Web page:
Britain bans cell phones while driving
Stars and Stripes June 26, 2003
RAF MILDENHALL, England — The British government has outlawed the use of mobile telephones while driving.
The new law, announced Tuesday, takes effect Dec. 1. The offense will carry a fine of 30 British pounds, or about $50. If the case goes to court, the fines can rise to 1,000 pounds, or about $1,700.
The Royal Society for the Prevention of Accidents cheered the move, but cautioned that the use of hands-free phones, which are not covered by the law, are equally dangerous and should also be banned.
Roger Vincent, a spokesman for the RoSPA, said his group has been monitoring the role of mobile telephones in automobile accidents for 10 years.
“We know of at least 20 deaths in Great Britain where mobile phones were directly implicated,” he said in an interview with Stars and Stripes. “We think there may have been more than that.”
Under current law, drivers can be prosecuted for not keeping proper control of their car, which could include anything from eating a sandwich or changing the music in a tape player to using a mobile telephone.
But, Vincent said, “We felt the current law was inadequate.”
RoSPA researched the use of mobile phones in other countries, including the United States and Canada, where automatic transmissions in vehicles are more prevalent than in the United Kingdom. Even in those countries, Vincent said, mobile phones caused distractions that led to a higher rate of accidents.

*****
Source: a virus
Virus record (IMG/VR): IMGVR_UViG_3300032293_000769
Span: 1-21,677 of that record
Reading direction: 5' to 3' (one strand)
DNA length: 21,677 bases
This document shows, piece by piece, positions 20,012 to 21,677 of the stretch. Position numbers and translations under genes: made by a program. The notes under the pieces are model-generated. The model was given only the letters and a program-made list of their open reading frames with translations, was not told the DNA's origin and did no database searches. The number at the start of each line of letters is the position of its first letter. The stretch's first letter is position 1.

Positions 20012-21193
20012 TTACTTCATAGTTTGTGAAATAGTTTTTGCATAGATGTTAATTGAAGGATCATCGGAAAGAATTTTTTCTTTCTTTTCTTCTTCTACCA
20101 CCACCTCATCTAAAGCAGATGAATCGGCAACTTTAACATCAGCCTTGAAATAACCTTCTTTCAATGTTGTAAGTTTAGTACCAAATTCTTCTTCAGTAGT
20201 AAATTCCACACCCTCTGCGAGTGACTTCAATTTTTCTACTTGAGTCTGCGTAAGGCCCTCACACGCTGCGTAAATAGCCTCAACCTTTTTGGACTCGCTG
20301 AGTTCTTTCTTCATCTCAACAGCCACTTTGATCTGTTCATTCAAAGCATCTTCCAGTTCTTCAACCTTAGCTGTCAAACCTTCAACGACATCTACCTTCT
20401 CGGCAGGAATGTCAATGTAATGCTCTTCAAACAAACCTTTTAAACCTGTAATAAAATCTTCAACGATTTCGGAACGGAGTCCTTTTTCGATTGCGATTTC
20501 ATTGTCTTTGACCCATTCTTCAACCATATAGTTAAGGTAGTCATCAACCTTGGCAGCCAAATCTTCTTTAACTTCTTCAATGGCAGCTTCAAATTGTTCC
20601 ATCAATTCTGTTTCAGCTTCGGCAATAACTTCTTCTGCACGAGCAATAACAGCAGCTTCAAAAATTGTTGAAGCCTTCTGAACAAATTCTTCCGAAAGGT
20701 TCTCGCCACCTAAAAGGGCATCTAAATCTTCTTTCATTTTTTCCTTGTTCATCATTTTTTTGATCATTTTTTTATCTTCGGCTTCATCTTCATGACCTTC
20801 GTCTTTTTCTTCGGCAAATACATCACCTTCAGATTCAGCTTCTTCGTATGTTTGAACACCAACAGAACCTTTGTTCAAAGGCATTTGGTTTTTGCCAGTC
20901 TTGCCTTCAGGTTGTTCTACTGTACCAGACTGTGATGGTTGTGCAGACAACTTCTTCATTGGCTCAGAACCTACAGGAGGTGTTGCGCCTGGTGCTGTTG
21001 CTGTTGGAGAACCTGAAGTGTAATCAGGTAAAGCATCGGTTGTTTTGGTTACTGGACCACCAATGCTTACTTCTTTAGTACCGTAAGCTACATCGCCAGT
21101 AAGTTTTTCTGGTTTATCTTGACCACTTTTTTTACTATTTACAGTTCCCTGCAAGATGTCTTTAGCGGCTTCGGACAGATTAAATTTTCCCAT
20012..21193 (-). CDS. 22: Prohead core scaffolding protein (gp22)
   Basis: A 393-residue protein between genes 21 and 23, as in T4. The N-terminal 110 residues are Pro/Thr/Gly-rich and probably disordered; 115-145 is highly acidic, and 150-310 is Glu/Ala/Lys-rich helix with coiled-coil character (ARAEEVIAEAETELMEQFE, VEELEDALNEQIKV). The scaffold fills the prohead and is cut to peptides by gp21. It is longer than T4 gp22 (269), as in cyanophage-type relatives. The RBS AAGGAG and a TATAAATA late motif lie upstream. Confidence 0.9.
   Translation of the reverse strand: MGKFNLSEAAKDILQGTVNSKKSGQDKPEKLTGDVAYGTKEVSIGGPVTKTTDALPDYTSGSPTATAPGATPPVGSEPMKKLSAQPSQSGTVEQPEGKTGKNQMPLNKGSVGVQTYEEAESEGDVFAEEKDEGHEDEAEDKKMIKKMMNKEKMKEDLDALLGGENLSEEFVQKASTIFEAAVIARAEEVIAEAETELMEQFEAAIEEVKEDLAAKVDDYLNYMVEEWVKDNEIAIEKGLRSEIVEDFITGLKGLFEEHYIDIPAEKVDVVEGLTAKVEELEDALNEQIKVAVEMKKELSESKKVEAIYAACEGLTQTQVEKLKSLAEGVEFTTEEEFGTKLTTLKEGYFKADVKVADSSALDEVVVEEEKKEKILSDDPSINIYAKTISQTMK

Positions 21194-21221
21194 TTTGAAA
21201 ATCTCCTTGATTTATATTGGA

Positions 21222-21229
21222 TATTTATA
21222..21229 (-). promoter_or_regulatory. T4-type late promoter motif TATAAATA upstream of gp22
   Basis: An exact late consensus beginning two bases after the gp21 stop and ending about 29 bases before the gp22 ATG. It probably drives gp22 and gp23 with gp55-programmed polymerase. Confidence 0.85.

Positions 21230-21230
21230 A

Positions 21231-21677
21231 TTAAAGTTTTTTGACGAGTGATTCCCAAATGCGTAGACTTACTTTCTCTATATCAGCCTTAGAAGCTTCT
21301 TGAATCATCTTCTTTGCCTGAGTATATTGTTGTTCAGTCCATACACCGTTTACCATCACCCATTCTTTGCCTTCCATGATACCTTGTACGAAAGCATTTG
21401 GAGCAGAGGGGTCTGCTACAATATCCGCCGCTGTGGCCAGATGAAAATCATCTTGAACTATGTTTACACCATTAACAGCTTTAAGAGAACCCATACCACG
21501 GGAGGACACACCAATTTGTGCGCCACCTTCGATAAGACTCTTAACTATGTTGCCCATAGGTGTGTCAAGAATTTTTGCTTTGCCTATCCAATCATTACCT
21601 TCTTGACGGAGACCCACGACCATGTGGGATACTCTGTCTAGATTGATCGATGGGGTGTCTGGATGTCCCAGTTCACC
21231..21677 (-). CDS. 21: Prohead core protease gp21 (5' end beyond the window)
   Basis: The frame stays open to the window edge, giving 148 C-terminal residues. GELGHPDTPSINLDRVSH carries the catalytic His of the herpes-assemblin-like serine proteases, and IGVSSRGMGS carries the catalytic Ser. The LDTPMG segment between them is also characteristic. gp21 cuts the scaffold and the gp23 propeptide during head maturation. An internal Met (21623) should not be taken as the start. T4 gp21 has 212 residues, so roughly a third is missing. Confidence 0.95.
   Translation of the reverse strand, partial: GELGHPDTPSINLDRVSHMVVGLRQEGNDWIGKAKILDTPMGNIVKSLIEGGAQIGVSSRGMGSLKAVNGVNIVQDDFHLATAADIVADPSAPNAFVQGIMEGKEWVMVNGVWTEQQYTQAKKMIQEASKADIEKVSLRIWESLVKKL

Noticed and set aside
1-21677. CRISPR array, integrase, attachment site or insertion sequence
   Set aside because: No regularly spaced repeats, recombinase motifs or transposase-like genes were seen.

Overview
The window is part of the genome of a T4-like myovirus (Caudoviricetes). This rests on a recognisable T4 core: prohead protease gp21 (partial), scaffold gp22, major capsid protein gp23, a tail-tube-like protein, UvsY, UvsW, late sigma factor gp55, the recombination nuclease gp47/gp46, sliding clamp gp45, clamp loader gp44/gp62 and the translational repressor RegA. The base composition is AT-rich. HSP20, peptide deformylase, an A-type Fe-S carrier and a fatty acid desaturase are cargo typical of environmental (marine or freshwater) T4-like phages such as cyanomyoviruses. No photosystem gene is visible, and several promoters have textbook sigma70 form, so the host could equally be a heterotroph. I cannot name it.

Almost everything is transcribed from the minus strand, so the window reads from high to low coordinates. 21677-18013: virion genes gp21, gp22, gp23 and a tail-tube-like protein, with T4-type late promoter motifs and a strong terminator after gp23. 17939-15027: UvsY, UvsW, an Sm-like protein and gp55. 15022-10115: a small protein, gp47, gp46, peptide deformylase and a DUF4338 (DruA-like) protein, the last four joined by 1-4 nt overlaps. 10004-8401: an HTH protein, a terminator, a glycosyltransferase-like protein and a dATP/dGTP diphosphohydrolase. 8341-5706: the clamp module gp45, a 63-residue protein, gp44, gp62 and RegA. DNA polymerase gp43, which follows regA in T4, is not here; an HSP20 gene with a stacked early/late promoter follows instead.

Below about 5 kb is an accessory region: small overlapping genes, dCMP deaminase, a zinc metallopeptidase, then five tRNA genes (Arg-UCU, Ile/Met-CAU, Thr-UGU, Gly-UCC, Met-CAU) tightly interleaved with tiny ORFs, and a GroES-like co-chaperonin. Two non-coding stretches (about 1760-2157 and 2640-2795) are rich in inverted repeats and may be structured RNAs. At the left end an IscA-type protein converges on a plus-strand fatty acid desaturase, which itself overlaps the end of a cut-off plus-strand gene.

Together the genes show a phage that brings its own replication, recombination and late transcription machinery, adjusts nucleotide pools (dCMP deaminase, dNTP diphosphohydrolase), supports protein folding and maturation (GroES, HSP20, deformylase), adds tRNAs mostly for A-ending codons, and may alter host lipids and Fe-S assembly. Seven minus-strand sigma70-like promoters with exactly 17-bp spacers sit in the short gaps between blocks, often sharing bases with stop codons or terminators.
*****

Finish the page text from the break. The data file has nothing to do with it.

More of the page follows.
If mobile phones are a problem in vehicles with automatic transmissions, he said, they surely are a danger for people who must make frequent gear changes while driving.
The RoSPA will now work toward a ban on hands-free mobile phone use while driving. Vincent said he fears the mobile phone industry will use the new law to push sales of hands-free units.
“The conversation is the problem,” Vincent said. “The conversation takes precedent over the driving.”
Phone conversations differ from a conversation with a vehicle’s passenger, he said, because a passenger can help spot dangers on the road, and the need to concentrate is less than when talking on a telephone.
The RoSPA said the best thing to do is to turn off a mobile phone while driving.
“If we hear a phone ring, we answer it,” he said, so phones should be turned off until the car is safely parked.